As a boy, John Muir immigrated with his family from Scotland to a Wisconsin farm near Portage. As an explorer, naturalist, author and political activist, he made early conservation history. Muir spent much of his adult life traveling the continent on foot, keeping vivid journals of his wilderness experiences. A founder of the Sierra Club, he played key roles in establishment of Yosemite National Park and other important additions to the national parks and forest systems.
Muir’s childhood days on a farm near Portage helped shape him into the man he would become.
Muir was a conservation icon in America and the world. A naturalist, explorer and writer, he was an influential conservationist, who worked to preserve wilderness areas and wildlife from commercial exploitation and destruction. Muir’s work helped to establish Yosemite National Park and Sequoia National Park, both in California. Many natural sites have been named in his honor, including Muir Woods National Monument, a virgin stand of redwoods, near San Francisco, California.
Muir was born in Scotland in 1838. His family immigrated to the United States when he was 11 years old. Muir attended the University of Wisconsin from 1860 to 1863 but did not graduate. When he left college, he took extensive walking trips to study nature, especially plants. In 1867 he made a walking trip from Indianapolis to the Gulf of Mexico to observe the plants, animals and physical features of the country. During this trip Muir kept extensive journals, which were published after his death as A Thousand Mile Walk to the Gulf.
In 1868 Muir went to Yosemite Valley in California and explored and studied the area for the next six years. He argued forcefully that people should defend species and wilderness areas from devastation by humans. In 1889 he initiated a movement to preserve the sequoias in the Yosemite Valley and the surrounding area. In 1890 his efforts led Congress to establish Yosemite and Sequoia national parks.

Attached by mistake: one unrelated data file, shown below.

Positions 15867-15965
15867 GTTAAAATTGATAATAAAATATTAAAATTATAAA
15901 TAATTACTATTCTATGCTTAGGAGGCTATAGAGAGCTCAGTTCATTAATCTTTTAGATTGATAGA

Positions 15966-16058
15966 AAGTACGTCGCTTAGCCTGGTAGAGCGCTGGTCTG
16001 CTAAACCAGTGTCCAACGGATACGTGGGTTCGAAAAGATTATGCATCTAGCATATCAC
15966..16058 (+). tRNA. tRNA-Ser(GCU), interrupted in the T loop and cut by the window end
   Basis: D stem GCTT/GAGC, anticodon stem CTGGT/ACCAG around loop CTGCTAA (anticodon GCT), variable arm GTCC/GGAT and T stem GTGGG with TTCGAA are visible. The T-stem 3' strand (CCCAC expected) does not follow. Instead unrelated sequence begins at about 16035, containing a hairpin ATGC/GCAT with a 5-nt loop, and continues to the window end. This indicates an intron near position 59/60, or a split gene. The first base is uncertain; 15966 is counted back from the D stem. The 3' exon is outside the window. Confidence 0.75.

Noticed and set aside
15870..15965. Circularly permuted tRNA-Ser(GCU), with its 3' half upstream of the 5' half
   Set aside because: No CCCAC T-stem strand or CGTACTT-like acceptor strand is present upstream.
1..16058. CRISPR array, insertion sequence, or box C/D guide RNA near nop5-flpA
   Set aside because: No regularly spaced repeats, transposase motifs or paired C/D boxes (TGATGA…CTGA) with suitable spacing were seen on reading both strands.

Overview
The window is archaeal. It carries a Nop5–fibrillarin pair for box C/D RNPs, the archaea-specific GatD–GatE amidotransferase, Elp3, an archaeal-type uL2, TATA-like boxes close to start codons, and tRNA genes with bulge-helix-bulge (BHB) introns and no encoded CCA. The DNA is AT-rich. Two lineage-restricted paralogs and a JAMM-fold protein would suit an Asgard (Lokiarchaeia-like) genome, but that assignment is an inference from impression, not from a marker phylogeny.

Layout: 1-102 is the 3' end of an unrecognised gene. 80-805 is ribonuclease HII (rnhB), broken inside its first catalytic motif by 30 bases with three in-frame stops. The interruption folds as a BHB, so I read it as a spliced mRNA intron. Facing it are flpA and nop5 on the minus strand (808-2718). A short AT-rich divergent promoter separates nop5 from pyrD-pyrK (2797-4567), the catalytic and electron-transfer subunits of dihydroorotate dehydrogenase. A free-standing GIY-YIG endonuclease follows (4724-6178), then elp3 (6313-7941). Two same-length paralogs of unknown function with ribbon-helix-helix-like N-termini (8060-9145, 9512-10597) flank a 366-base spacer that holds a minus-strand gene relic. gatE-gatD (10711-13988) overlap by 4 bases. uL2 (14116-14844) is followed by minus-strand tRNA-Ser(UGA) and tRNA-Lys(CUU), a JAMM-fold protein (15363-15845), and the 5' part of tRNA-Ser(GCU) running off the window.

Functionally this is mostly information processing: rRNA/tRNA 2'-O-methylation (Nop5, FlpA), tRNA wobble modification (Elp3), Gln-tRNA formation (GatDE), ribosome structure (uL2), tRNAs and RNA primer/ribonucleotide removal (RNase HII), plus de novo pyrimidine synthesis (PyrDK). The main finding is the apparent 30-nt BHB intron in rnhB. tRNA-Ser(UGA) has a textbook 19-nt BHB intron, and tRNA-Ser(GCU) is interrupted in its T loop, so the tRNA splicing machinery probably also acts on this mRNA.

In 1892 Muir and some of his supporters founded the Sierra Club, dedicated to the exploration and preservation of American wildlife and wilderness. He also influenced President Theodore Roosevelt to set aside national monuments, national forest reserves, and national parks.
Muir was one of the first two inductees into the Wisconsin Conservation Hall of Fame. The other was Aldo Leopold, another world-famous conservationist who had his roots in Wisconsin. Together, the two men stand as twin towers of conservation and are featured on the logo for the Wisconsin Conservation Hall of Fame.
- One of America’s premier conservation figures
- Walked across the continent, keeping a journal of thoughts
- Helped establish Yosemite National Park and Sequoia National Park and other wilderness preserves
- Founded the Sierra Club to preserve wildlife and wilderness
(Publication of this fact sheet made possible with assistance from Krause Publications, Iola, Wisconsin.)